Barbados to benefit from Blue Economy Project / Search form Search Main menu Home News Business Sports Columns Contact Us E-Paper Barbados to benefit from Blue Economy Project Sat, 10/23/2021 – 5:00am Barbados is one of three Caribbean countries to benefit from the Harnessing Blue Economy Finance for SIDS Recovery

and Sustainable Development Project.

It joins Grenada and St. Vincent and the Grenadines in the two-year project, which capitalises on the technical capacities and comparative advantage of the United Nations Development Programme (UNDP), the United Nations Environment Programme (UNEP) and the Food and Agriculture Organisation (FAO) to enhance the blue economy in all three territories.

Speaking during a donor meeting earlier this week, Minister of Maritime Affairs and the Blue Economy, Kirk Humphrey, highlighted three pillars in developing a blue economy – findings, financing and friends.

“These are the areas now as we go forward that are going to be very important for us in terms of… small island developing countries,” he said.

The Minister explained that the findings showed that like most small island developing states in the Caribbean, Barbados was grappling with limited fiscal space, “very” high debts, slow implementation capacity, and limited blue economy investment.

“Many of us have started preparing ourselves for this journey recognising that the blue economy presents great opportunities for us going forward.  Now is the time to recognise that the opportunities to be found, and that we need, can be located in the ocean,” Mr. Humphrey said.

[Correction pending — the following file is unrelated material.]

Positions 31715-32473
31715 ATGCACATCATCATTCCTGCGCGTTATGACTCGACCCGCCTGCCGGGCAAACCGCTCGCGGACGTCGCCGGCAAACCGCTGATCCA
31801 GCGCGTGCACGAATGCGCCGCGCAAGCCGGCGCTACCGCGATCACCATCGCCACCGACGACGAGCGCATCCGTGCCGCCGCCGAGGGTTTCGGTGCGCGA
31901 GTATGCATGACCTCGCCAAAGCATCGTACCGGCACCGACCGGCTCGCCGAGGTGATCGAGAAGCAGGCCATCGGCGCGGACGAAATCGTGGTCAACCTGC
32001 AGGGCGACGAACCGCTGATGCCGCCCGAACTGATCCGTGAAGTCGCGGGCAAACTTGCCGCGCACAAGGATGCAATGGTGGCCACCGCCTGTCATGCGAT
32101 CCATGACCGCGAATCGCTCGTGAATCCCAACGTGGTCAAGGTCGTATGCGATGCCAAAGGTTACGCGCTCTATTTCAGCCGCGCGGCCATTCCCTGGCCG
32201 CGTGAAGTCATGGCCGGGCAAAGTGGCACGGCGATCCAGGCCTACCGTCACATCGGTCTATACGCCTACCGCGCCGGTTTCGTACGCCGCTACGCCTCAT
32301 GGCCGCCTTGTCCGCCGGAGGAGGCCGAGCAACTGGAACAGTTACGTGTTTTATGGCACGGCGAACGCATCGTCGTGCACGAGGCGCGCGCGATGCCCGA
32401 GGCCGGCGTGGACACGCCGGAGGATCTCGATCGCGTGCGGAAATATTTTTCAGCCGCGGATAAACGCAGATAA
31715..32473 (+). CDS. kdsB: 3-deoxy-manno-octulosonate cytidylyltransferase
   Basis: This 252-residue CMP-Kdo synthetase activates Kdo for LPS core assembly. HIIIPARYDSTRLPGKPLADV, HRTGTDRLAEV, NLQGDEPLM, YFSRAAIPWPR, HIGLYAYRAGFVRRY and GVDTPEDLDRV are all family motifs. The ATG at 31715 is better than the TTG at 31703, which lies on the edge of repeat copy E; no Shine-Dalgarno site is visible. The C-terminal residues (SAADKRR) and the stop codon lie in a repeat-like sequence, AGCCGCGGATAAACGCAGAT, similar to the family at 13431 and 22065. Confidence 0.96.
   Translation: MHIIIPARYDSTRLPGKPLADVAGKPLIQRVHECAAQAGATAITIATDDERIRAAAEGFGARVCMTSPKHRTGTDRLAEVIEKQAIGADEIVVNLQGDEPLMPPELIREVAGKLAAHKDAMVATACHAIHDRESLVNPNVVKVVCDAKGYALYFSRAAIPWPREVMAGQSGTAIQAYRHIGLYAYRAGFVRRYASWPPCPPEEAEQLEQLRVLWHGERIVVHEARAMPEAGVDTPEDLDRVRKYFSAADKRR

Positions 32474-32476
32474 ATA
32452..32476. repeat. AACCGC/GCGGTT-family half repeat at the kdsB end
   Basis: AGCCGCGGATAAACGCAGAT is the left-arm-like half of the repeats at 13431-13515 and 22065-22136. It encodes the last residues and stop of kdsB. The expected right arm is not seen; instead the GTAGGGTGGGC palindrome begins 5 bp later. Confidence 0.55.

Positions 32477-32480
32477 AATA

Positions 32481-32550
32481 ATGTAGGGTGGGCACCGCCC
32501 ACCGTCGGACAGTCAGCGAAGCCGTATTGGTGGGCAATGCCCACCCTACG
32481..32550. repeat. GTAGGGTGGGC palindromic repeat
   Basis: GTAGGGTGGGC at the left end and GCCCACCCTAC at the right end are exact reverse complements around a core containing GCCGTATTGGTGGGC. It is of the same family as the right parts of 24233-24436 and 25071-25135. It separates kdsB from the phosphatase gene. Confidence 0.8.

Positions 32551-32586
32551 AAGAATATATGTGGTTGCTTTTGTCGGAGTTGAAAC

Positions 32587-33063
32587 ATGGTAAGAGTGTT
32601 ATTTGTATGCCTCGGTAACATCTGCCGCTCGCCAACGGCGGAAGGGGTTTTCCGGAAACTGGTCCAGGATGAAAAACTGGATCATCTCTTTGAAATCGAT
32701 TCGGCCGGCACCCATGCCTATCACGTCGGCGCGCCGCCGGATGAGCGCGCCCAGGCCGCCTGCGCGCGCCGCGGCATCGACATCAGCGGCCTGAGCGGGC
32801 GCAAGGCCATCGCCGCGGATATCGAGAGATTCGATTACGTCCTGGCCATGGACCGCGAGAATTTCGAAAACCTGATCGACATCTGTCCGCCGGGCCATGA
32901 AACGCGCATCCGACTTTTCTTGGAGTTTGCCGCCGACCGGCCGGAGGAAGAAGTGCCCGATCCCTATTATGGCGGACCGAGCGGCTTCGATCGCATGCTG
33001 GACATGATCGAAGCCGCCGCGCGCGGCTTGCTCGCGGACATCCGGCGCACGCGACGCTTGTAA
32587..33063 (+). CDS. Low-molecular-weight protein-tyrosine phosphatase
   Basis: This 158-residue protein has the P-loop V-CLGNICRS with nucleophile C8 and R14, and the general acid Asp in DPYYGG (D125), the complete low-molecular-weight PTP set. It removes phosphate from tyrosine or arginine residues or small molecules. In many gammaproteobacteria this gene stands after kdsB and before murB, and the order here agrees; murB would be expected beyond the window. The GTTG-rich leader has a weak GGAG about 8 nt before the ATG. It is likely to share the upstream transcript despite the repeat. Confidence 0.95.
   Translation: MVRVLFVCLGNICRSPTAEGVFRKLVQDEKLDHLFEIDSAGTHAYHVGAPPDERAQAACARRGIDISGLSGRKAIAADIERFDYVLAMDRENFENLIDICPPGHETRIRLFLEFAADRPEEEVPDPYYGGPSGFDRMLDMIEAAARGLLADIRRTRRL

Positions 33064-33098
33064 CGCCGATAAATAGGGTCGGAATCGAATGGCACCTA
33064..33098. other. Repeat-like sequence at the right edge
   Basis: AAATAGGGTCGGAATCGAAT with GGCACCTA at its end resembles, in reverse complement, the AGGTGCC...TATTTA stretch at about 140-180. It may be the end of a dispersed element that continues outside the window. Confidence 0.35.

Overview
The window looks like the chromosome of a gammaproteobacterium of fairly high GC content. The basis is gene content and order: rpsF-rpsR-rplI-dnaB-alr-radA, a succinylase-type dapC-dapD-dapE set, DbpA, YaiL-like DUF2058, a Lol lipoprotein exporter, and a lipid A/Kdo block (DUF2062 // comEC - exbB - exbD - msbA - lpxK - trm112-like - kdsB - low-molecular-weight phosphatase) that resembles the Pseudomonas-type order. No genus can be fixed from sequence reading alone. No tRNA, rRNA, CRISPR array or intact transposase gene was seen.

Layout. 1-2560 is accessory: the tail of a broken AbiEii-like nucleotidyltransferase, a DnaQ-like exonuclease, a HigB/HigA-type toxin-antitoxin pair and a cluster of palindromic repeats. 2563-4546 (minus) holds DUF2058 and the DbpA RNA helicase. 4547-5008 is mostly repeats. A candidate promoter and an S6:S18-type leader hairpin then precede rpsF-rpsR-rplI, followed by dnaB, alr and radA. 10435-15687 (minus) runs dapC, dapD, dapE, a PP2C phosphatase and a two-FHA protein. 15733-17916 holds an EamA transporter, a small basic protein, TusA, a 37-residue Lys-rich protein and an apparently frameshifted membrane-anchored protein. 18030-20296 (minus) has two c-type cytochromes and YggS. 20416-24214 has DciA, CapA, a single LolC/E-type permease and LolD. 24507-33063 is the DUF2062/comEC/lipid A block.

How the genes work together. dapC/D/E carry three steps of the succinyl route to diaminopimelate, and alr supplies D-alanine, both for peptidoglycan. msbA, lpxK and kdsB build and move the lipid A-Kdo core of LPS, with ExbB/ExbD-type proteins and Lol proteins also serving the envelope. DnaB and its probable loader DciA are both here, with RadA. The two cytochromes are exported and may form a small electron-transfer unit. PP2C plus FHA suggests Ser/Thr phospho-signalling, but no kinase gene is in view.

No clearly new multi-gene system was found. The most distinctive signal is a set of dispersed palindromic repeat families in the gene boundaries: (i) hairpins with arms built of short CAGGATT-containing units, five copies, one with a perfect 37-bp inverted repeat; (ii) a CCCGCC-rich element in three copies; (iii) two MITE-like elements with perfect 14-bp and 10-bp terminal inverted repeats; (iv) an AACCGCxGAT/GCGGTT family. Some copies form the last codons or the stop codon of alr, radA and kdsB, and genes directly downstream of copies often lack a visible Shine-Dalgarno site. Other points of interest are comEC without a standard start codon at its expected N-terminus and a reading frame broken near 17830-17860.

For Barbados, he outlined that the Blue Economy Scoping Study found that there were opportunities in maritime transport, fisheries, energy, marine biotechnology, marine living and non-living resources.

However, he stressed, there were clear gaps that needed to be filled with assistance in order for the country to maximise the opportunities presented by the blue economy.

During his address, the Minister noted that financing was also very important, but lamented that blue economy investment was difficult.

He pointed out that only two per cent of official development assistance went to the ocean world-wide.  “Consider how much is actually coming to the Caribbean,” he stated.

Despite this challenge, he said Barbados and its Caribbean counterparts were working on innovative mechanisms, debt swaps, blue bonds and climate resilient bonds, as they moved forward.

He added that there was also room for adaptation finance in the Caribbean as several islands continue to watch their beaches disappear, coral reefs die, and fish reach their maximum thermal capacity.

He thanked agencies such as UNDP, UNEP, FAO, the Inter-American Development Bank, World Bank, TNZ, and other agencies which worked with Barbados in doing development work.

The Minister also gave the commitment to lifting the standards in the blue economy in Barbados and across the region; ensuring and abiding by proper ocean governance; establishing proper financial strategies; closing the policy gaps on all regulation issues, and improving the rate of implementation.

“The blue economy is our highest priority,” he assured.

LINK ORIGINAL: Barbados Advocate

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